Bill McKibben: If he halts it, he has a big, broad and somewhat unified movement at his back to accomplish more; if he okays it, that movement will still be there, but it will have seen once more that fossil fuel money rules the roost in DC.

Mark Tercek: Stepping back and looking at the bigger picture, how are we in the environmental movement doing? What are we doing well? What could we do better?

Bill McKibben: Well, since the Arctic melted last summer, and the U.S. broke its heat records by a full degree, we’re clearly losing badly. We’ve done reasonably well at conservation — I’m proud to be a board member of the Adirondack Conservancy, which has helped preserve the most beautiful landscape in the country. But preservation without action on climate change is pretty empty — it won’t be the Adirondacks if it doesn’t have a winter.

Mark Tercek: Exactly. And it’s not just about pristine places like the Adirondacks. As we know from Hurricane Sandy, cities are also seeing the effects of a changing climate.

At the Conservancy, one area that we focus on — in addition to reducing emissions — is the role that nature can play in protecting people and property from climate impacts. In my book I argue for viewing nature as an investment opportunity — one that can reduce risk and produce big returns for people, businesses and governments. What do you think of this approach?

Bill McKibben: It’s very important for rich people to realize that if we wreck the environment, particularly the climate, it will cause them and everyone else insane levels of economic damage; to me, that’s the most compelling economic argument. Time for us to obsess less about growth, especially in the rich world, and to think more about maturity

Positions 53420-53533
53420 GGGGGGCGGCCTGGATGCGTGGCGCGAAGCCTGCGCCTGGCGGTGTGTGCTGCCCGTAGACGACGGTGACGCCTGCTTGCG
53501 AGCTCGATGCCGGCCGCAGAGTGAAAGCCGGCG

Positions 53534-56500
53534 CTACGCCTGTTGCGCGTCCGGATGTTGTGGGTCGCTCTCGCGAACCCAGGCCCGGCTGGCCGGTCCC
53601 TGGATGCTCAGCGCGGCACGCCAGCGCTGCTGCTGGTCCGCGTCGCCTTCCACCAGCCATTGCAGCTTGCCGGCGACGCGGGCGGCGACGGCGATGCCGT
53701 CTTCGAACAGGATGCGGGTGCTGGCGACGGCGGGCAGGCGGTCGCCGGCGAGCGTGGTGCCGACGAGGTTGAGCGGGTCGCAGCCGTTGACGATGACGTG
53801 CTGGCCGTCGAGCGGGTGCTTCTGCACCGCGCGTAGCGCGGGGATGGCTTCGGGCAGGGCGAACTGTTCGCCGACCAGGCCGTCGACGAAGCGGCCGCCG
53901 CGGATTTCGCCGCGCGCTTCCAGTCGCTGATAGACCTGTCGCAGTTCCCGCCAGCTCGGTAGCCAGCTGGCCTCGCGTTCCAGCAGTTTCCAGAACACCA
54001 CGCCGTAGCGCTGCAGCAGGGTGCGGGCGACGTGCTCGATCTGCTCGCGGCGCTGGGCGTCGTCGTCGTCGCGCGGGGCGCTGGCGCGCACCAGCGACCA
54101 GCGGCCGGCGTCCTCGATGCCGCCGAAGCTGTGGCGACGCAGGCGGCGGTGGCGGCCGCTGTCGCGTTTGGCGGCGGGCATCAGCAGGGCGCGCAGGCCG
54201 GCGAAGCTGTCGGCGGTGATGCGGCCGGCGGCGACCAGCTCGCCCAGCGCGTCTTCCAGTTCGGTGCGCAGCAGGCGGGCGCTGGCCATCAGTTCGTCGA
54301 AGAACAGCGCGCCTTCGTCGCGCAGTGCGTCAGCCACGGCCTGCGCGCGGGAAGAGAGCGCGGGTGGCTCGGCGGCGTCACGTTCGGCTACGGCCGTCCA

Mark Tercek: If you had my job leading The Nature Conservancy, what would you make your top priorities?

Bill McKibben: I’m glad that the Conservancy has moved from protecting particular little groves to protecting regions and landscapes; I think it’s also time to realize all those features exist on a single globe. And we can’t protect that without more hands-on political involvement. Ultimately this is a fight between the future, and the fossil fuel industry. It would be nice to see the Conservancy join the college kids and faith communities around the country demanding complete divestment from fossil fuel stocks, for instance.

Mark Tercek: Any other advice on how environmental NGOs can get more done?

Bill McKibben: Pay more attention to the movement – the people who don’t work fulltime for green NGOs but are out in the streets. If they’ve got an issue they care about — Keystone, say, or divestment — then help with it. Don’t be above it.